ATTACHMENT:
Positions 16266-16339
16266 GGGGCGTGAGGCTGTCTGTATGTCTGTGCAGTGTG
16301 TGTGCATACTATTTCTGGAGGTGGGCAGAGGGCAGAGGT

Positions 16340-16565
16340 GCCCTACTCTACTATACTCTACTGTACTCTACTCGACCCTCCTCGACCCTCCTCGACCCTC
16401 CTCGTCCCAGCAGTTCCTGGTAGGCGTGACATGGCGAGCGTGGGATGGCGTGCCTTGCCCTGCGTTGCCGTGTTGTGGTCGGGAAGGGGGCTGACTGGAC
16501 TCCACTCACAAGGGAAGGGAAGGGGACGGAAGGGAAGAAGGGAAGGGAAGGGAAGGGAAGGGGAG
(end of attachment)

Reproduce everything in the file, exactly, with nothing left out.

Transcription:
Positions 16266-16339
16266 GGGGCGTGAGGCTGTCTGTATGTCTGTGCAGTGTG
16301 TGTGCATACTATTTCTGGAGGTGGGCAGAGGGCAGAGGT

Positions 16340-16565
16340 GCCCTACTCTACTATACTCTACTGTACTCTACTCGACCCTCCTCGACCCTCCTCGACCCTC
16401 CTCGTCCCAGCAGTTCCTGGTAGGCGTGACATGGCGAGCGTGGGATGGCGTGCCTTGCCCTGCGTTGCCGTGTTGTGGTCGGGAAGGGGGCTGACTGGAC
16501 TCCACTCACAAGGGAAGGGAAGGGGACGGAAGGGAAGAAGGGAAGGGAAGGGAAGGGAAGGGGAG